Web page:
St. Paul tried to reason with both of these groups, by assuring them of something greater than themselves; he tried to tell them of a God who saw them as more than the things they had collected in life or failed to collect.  What was his reward?  They ridiculed him and called him a babbler, a speaker of nonsense, yet they could not reject the logic in his belief.  Now intrigued by his logic they say, “We wish to know more about what you are saying.”  And to this, Paul undoubtedly asked and answered the same question Martin Luther asks us in His Large Catechism concerning the First Commandment, “What does it mean to have the true God?” A God is the term we use to describe the one greatest thing or things we turn to, to find happiness; the things we find refuge in during times of need.  Therefore, to have a god is nothing else than the very thing that we trust and believe in with our whole heart.  So you see, it is trust and faith that makes both a God and a false god.  If our faith and trust are right, then our God is the true one, but where our trust and faith are falsely placed then we don’t have the true God but instead we are worshiping an idol.  Anything dear friends that our hearts rely on or desire, anything we depend on, that is our God.

What do we depend on?  I mean what is it that we really think will make our lives better?  For some it may be a certain life style.  For others maybe it’s a certain political party, or government program.  Maybe it’s a certain drug or substance that alters your mood.  And for others it might be a system of belief that says all religions lead to heaven and all worship is sacred to God the creator.  But all of these things if allowed to replace the one true God and His Word are simply false gods and idols.  This was the truth that Paul taught and it no doubt caused quite the commotion within the halls of academia, in the city of Athens.  And yet they wanted to hear more!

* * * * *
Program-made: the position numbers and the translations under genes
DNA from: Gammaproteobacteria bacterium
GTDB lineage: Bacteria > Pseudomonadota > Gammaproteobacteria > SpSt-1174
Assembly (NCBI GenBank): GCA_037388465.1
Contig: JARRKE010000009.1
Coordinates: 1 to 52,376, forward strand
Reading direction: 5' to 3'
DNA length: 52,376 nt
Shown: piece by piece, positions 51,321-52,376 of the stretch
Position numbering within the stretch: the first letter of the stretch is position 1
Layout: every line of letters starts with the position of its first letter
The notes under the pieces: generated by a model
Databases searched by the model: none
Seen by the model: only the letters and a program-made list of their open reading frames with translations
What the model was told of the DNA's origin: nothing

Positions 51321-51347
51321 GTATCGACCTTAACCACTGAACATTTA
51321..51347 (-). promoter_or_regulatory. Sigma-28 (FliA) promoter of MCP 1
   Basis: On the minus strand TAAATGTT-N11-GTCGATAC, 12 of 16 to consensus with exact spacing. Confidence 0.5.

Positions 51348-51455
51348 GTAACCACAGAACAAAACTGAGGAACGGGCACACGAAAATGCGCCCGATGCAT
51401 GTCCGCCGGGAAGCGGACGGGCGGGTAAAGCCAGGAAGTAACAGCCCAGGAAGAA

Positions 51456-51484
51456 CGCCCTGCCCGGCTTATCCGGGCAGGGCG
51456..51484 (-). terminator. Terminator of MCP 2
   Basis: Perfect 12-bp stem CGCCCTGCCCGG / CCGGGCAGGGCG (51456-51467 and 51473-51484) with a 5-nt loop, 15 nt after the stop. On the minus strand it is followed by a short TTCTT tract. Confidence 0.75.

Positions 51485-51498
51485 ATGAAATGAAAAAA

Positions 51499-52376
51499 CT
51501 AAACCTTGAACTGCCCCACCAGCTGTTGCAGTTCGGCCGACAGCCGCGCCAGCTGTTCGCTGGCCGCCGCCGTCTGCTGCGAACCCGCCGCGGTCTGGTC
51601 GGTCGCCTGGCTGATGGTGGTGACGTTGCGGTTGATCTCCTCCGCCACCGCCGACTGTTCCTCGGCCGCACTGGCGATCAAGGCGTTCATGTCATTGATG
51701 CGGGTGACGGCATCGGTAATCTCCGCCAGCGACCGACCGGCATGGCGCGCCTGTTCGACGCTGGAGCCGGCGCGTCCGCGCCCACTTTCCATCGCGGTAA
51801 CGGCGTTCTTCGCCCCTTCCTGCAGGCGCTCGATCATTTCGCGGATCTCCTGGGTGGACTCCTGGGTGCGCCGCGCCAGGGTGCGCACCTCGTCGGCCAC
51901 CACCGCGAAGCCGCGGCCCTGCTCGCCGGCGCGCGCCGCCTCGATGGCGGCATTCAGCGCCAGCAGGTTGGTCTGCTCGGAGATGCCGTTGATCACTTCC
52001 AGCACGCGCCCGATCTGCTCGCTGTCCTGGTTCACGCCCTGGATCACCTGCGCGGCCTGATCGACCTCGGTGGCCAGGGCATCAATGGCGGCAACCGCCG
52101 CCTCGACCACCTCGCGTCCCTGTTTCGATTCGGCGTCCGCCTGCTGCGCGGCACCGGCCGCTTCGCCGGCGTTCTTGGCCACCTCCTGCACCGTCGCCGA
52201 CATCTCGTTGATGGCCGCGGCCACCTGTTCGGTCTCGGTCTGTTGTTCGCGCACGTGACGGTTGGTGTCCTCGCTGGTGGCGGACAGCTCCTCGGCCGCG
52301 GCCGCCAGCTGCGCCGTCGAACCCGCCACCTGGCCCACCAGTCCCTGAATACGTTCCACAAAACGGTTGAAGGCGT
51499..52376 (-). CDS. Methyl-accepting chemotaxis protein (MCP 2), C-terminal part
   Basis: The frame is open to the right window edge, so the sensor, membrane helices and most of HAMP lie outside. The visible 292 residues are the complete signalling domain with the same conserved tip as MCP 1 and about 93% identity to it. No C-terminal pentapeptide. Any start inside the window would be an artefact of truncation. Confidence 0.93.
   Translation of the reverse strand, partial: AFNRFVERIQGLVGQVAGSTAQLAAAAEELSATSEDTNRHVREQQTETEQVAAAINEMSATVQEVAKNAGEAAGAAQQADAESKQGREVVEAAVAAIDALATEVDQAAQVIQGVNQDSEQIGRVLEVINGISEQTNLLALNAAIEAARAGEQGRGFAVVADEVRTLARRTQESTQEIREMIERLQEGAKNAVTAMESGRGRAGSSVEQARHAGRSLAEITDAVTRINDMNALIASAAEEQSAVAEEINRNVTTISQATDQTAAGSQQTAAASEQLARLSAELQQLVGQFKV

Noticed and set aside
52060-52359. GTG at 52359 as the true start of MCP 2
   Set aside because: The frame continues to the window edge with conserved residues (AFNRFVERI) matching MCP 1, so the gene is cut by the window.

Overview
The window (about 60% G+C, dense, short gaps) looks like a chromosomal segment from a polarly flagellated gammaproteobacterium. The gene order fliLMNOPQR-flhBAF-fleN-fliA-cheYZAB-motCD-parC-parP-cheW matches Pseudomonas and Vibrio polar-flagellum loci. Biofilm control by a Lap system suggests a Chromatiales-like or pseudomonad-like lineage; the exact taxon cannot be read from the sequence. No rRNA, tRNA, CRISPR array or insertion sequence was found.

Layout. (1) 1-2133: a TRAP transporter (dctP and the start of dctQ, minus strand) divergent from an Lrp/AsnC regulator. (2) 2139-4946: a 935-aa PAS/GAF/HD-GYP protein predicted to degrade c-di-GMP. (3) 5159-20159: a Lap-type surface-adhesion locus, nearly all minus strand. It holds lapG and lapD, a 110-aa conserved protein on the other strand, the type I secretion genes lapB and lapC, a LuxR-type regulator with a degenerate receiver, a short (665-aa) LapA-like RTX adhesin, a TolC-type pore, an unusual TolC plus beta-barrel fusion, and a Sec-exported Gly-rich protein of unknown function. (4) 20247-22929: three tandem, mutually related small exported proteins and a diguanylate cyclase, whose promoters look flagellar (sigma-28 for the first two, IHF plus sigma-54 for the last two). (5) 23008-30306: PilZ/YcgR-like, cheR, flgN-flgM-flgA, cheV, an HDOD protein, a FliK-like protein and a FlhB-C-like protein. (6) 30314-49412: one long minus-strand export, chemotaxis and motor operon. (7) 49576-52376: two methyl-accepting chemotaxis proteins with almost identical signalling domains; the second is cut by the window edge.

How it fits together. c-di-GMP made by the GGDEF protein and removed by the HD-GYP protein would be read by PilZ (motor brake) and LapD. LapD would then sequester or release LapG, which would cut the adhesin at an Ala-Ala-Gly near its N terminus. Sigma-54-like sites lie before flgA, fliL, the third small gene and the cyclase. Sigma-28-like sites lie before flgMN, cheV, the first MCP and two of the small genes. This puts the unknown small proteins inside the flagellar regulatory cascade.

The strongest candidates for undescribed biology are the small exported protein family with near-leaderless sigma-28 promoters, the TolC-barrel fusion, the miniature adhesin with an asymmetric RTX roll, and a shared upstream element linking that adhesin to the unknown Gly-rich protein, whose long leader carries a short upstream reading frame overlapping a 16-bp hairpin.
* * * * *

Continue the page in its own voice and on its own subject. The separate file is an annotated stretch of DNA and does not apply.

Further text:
[Vs. 22] 22So Paul, standing in the midst of the Areopagus, said: “Men of Athens, I perceive that in every way you are very religious.   23For as I passed along and observed the objects of your worship, I found also an altar with this inscription, ‘To the unknown god.’ What therefore you worship as unknown, this I proclaim to you. 24The God who made the world and everything in it, being Lord of heaven and earth, does not live in temples made by man, 25nor is he served by human hands, as though he needed anything, since he himself gives to all mankind life and breath and everything. 
   26And he made from one man every nation of mankind to live on all the face of the earth, having determined allotted periods and the boundaries of their dwelling place, 27that they should seek God, in the hope that they might feel their way toward him and find him. Yet he is actually not far from each one of us, 28for
    “‘In him we live and move and have our being’;
 as even some of your own poets have said,
    “‘For we are indeed his offspring.’
   29Being then God’s offspring, we ought not to think that the divine being is like gold or silver or stone, an image formed by the art and imagination of man. 30The times of ignorance God overlooked, but now he commands all people everywhere to repent, 31because he has fixed a day on which he will judge the world in righteousness by a man whom he has appointed; and of this he has given assurance to all by raising him from the dead.”